A significant number of arrests Nationally are drug-related. Drug-related arrests in Tennessee are also common. 80% of Tennessee crimes are drug-related. In 2016, 24% of Americans on probation had been arrested for a drug-related crime. Comparatively, 4% of Americans on parole had been arrested for a drug-related crime. In 2007, about 1,841,200 people were arrested for drug or alcohol-related crimes. However, this rate of imprisonment and arrests has not always been this high. Between 1980 and 2007, arrests for substance abuse increased by about 1,300,000 arrests per year. In 1980, law enforcement arrested 580,900 people for drugs. In 1981, the number of arrests decreased to 559,900 in 1981. Following the low in 1981, the arrests skyrocketed to 1,889,800 in 2006. Then, the arrests decreased to 1,841,200 in 2007.
In the 1980s, possession of heroin and cocaine most often led to arrests. However, in the early 2000s, possession of marijuana led to the most arrests. Arrests for heroin and cocaine peaked in 1989 with 732,600 arrests. By 2007, 541,300 people were arrested for heroin and cocaine. Comparatively, marijuana-related arrests began at 455,600 in 1980 and increased to 872,700 in 2007. During this time, arrests for synthetic drugs also increased. In 1980, police arrested 24,800 people for synthetic drugs. In 2007, police arrested 88,400 people for synthetic drugs. Clearly, many people in the US are being arrested for drug-related crimes. These crimes usually include possession of illegal substances or selling illegal substances. If you would like more information about drug-related arrests in Tennessee or treatment options in Tennessee, please call us at 901-403-7925.
Statewide and National Programs
The federal government has provided federal grants for use in Tennessee to help fight drugs in the state. As of 2012, the federal government had provided $181,935,070 to Tennessee through grants. The purpose of each of these grants is to help reduce the availability and misuse of harmful substances in Tennessee. For example, Tennessee’s National Institutes of Health received $6,158,124 to carry out alcohol research programs. Another preventative program includes educational structure to help children learn the danger of drugs. Other funds provide safety for youth and children affected by substance abuse. Further, some funds go into mental health and substance abuse programs. Each of these pieces enables Tennesseans to prevent substance abuse through education. Further, the programs also provide treatment when needed.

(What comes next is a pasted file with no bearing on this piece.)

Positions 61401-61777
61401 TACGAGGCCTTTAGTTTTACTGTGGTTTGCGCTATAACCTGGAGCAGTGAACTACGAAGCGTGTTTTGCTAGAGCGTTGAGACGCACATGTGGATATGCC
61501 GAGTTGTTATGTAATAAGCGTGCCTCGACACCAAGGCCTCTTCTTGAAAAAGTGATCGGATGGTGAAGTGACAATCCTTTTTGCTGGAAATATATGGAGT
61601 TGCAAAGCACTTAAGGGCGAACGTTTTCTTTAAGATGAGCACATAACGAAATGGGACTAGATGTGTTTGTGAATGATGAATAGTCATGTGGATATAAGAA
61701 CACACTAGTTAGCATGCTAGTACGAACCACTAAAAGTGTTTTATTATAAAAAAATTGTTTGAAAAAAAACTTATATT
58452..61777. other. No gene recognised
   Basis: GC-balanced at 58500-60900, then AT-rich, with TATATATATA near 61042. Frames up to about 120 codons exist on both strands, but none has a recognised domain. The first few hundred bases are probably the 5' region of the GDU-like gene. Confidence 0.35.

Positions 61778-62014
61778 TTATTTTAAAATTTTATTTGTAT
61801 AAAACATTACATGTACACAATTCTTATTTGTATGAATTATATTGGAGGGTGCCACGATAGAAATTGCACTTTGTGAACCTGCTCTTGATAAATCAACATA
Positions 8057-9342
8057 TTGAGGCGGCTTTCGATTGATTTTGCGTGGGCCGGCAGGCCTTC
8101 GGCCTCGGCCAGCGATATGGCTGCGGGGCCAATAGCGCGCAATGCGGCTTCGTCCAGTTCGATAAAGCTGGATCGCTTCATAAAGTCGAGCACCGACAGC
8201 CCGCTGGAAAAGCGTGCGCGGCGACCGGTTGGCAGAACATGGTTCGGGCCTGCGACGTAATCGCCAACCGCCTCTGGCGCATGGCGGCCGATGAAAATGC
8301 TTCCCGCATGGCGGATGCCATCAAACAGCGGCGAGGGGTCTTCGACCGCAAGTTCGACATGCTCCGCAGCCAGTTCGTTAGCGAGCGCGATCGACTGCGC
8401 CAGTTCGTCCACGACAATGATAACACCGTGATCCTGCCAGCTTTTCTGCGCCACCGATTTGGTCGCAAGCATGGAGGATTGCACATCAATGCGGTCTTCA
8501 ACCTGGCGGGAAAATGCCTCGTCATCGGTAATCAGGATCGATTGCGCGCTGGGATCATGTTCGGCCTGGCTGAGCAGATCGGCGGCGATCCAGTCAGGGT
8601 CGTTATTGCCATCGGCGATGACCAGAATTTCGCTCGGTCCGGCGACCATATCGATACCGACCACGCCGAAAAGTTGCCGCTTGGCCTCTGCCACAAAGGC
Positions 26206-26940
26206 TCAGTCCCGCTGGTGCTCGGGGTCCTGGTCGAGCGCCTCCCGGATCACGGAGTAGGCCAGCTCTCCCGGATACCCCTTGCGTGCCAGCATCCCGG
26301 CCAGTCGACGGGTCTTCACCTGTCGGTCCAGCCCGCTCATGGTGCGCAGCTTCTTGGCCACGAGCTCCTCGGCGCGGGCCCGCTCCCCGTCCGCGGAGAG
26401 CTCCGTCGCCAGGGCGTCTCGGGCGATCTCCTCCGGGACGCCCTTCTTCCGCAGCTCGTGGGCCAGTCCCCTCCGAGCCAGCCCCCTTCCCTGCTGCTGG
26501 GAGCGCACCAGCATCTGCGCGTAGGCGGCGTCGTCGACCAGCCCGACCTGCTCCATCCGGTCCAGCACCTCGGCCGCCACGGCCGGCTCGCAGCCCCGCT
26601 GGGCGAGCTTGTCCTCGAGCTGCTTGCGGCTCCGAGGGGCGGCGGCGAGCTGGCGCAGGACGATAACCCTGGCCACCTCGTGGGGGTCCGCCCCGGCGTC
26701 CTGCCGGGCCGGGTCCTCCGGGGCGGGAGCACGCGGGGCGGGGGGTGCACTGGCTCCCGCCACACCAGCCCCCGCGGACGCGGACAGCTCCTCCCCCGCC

Additionally, the state has created different response methods for different regions of Tennessee. For instance, Appalachian Tennessee has its own task force. The Appalachia High Intensity Drug Trafficking Area (HIDTA) focuses on stopping drug trafficking in the eastern part of Tennessee. The HIDTA targets 29 Tennessean counties out of 65 total counties in Kentucky, Tennessee, and West Virginia. Appalachian areas are often at risk for drug-related arrests in Tennessee because of their demographics. These include a low median family income and a relatively high unemployment rate.
Another Tennessee initiative is the Governor’s Task Force on Marijuana Eradication (GTFME). Founded in 1983, this task force combines the efforts of the Tennessee Bureau Investigation, Tennessee Alcoholic Beverage Commission, the Tennessee Highway Patrol, and the Tennessee National Guard. Ultimately, this task force strives to find and arrest those using and selling marijuana.
Finally, national programs contribute to the preventative measures and services offered throughout the US, including in states like Tennessee. Some of these programs are the United States Drug Enforcement Agency, the National Institute on Drug Abuse, and the Substance Abuse and Mental Health Services Administration.
Drug Crimes in Tennessee
As stated above, 80% of crimes in Tennessee are drug-related. Clearly, quality addiction prevention and treatment are essential. Although drug addiction is a problem in Tennessee generally, each substance brings its own problems and potential for solutions. Meth, heroin, fentanyl, and prescription opioids are four substances that bring unique challenges and concerns.
Dangers of Meth
Meth is a dangerous and highly addictive synthetic drug. The crystal-shaped substance affects the nervous system. Short-term effects include a loss in appetite, faster breathing, irregular or rapid heartbeat, increased blood pressure, higher body temperature, and more wakefulness. Additionally, meth can cause irreversible and devastating damage to the body. For example, those who use meth are at a higher risk of contracting HIV and hepatitis. Further, meth often damages users’ teeth and gums. Finally, meth can lead to violent and risky behavior, which often leads to harming oneself or someone else. Beyond harming the users themselves, meth also causes environmental damage from toxic chemicals. Further, shutting down meth labs costs thousands of dollars.
Seizure of Methamphetamine Labs
Now that you understand the dangers of meth, we can understand how Tennessee is addressing this drug problem. In the 1990s and early 2000s, there was a significant meth problem in Tennessee. However, law enforcement began finding and shutting down many Tennessee meth labs. The number of meth lab seizures increased in Tennessee by 178% between 2008 to 2011. To put this in perspective, law enforcement seized 828 meth labs in 2008 and 2,302 in 2011. In Tennessee today it is estimated that 800 meth labs are in operation.